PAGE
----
The purpose of this study was to analyze the content of popular press articles about menstrual suppression, a relatively new and controversial health care option. Twenty-two American and Canadian articles, published before the FDA approval of Seasonale, were coded for basic information about and indications for menstrual suppression, viewpoints included, and coverage of risks and benefits. Menstrual suppression was most often recommended for women with menstrual disorders but was also recommended to menstruating women in general as a matter of convenience. Advocates of menstrual suppression were quoted twice as often as opponents. Monthly menstruation was frequently described as messy, inconvenient, bothersome, unhealthy, and unnecessary. From this analysis, we concluded that popular press coverage of menstrual suppression is insufficient and biased. The articles reflect and reinforce the taboo status and medicalization of menstruation. This coverage may have primed potential consumers to anticipate the FDA approval of Seasonale eagerly, to evaluate it uncritically, and to pursue it as a birth control and menstrual health option. Implications for research, health care providers, and menstrual activists are discussed.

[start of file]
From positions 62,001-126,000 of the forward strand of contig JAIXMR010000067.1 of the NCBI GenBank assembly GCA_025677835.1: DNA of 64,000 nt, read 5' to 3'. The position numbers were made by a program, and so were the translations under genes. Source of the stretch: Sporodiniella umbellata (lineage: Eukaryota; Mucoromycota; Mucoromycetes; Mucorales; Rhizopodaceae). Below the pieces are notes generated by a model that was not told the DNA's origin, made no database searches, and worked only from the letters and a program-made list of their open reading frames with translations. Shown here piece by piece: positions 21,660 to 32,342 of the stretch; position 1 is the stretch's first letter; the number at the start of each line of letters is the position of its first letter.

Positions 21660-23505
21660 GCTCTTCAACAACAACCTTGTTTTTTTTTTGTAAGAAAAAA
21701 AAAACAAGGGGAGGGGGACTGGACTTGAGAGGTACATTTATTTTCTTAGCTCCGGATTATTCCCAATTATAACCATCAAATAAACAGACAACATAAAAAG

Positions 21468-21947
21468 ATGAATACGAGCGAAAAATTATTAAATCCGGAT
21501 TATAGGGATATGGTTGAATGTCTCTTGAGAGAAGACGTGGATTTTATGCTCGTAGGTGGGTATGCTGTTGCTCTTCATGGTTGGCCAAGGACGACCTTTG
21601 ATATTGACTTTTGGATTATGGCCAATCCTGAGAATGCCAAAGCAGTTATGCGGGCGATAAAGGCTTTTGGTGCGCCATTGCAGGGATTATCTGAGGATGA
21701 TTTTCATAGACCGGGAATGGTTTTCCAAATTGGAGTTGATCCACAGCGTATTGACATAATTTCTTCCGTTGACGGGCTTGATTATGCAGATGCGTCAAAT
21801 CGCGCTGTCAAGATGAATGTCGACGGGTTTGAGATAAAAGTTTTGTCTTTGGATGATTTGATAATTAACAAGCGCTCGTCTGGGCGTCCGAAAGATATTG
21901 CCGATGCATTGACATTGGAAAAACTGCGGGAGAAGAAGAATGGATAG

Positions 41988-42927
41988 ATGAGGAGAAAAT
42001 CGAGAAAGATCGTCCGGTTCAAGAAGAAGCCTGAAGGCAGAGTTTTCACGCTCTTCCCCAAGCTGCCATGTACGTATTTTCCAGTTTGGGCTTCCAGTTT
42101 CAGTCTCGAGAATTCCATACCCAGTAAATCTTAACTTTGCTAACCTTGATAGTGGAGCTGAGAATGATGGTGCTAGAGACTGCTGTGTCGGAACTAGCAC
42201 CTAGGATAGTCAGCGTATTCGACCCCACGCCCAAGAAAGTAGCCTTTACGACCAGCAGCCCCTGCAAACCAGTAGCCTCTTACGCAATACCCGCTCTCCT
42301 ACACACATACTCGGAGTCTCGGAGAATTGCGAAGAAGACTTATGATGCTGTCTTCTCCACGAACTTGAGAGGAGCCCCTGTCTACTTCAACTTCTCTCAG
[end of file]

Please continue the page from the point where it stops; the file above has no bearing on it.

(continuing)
Sex Roles – Springer Journals
Published: Oct 3, 2006
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